Can Kentucky Still Receive an At-Large Bid?
**stats correct through games played on Dec. 26**
Following a season-opening win against Morehead State on Nov. 25, Kentucky coach John Calipari warned of his team’s difficult upcoming schedule, saying, “Instead of being tested for corona, I should have been tested for drugs or something.”
More than a month later, Kentucky is still waiting on their second victory.
After dropping their last game of the calendar year to Lousiville on Saturday, the Wildcats will enter 2021 and SEC play with just a 1–6 record, the team’s worst seven-game start in over a century.
Following that most recent defeat, Calipari criticized himself for the “stupidest schedule” he had ever assembled, one which didn’t include enough winnable games where the team could build confidence.
Kentucky lost just six games all of last season. Now, the blue blood program is on life support. Is it possible that they’ve already flatlined? No team has ever rebounded from a 1–6 start to receive an at-large bid to the NCAA Tournament, which, it goes without saying, is not great news.
Let’s review where the Wildcats stand and determine whether they can still find an at-large path into March Madness, or if they’ll need to win the SEC Conference Tournament in order to go dancing.
First, we need to examine Kentucky’s schedule thus far, which has been the subject of some debate. Calipari seems to place a fair amount of responsibility for his team’s tough start on the schedule, while many see that as just an excuse.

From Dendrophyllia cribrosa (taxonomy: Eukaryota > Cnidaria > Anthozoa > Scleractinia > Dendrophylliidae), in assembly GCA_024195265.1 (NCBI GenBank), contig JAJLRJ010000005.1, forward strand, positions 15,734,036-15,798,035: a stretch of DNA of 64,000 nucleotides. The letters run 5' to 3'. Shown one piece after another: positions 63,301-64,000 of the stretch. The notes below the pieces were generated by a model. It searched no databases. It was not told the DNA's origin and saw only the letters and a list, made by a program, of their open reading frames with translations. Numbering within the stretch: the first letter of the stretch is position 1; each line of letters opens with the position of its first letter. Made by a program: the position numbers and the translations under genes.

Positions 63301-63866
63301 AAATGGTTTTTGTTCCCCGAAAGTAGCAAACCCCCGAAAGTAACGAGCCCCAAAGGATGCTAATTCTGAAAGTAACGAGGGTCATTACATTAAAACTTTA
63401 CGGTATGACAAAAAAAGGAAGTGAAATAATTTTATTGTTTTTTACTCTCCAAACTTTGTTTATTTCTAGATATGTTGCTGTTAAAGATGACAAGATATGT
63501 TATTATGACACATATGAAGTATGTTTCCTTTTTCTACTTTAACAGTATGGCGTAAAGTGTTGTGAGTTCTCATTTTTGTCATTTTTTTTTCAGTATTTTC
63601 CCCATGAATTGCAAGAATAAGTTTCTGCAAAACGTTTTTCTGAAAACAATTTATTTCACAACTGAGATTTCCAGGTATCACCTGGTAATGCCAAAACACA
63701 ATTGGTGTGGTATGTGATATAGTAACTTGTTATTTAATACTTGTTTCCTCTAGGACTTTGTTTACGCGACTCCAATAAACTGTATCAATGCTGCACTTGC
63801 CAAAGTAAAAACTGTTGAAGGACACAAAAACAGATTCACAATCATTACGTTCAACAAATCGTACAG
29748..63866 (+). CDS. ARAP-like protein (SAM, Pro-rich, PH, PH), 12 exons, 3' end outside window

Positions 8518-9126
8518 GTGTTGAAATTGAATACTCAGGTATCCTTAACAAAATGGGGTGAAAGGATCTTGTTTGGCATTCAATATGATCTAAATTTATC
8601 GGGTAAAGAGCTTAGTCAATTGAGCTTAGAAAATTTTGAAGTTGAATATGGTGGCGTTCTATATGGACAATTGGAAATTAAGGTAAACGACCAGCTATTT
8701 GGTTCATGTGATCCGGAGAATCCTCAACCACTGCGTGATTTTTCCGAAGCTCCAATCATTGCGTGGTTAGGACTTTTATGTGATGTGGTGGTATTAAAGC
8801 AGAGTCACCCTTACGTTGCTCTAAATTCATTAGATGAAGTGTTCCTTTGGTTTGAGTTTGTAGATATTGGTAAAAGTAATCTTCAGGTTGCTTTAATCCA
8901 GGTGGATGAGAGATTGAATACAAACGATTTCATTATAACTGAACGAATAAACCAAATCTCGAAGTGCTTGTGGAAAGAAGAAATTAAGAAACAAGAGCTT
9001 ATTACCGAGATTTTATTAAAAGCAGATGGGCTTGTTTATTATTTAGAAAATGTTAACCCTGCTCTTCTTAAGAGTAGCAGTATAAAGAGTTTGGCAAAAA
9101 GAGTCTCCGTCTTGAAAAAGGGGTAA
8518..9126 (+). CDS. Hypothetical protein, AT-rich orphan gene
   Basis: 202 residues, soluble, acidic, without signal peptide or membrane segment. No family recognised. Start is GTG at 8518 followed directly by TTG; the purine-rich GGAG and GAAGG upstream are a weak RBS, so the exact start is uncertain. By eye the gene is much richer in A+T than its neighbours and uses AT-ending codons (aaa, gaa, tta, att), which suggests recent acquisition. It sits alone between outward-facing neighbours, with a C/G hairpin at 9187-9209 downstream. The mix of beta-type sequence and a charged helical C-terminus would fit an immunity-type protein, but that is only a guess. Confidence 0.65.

So, exactly how difficult has Kentucky’s schedule been, and how will these games be viewed by the committee?
The NCAA has yet to release its initial NET rankings for this season, which are used to sort games a team has played into quadrants. In lieu of this, I’ll be using an average of the resume-based Strength of Record metric and the predictive KenPom rankings as a proxy to evaluate each opponent similarly to the NET’s blended formula.
This certainly hasn’t been an easy schedule. In fact, KenPom ranks it as the 17th most difficult in the country out of 330 schools that have played D-I opponents so far.
The home loss to Notre Dame currently stands as a Q3 loss, which will hurt Kentucky the most on Selection Sunday, while the 17-point loss to Georgia Tech was easily the team’s worst performance of the year. To be clear, these are both games that a team of Kentucky’s caliber should be expected to win. However, neither loss is catastrophic — like, for example, Kentucky’s loss to Evansville a year ago.
If Kentucky had gone 3–3 over their last six, we wouldn’t be pushing the panic button. You’re just not supposed to lose all of them.
To a certain extent, Kentucky’s record is misleading. They have three one-possession losses and actually rank dead last in the country in KenPom’s luck stat, a measurement of how many games a team is expected to have won based on their game-by-game efficiencies. According to this metric, the Wildcats deserve about 2.3 more wins than they have, although that doesn’t get you very far on Selection Sunday.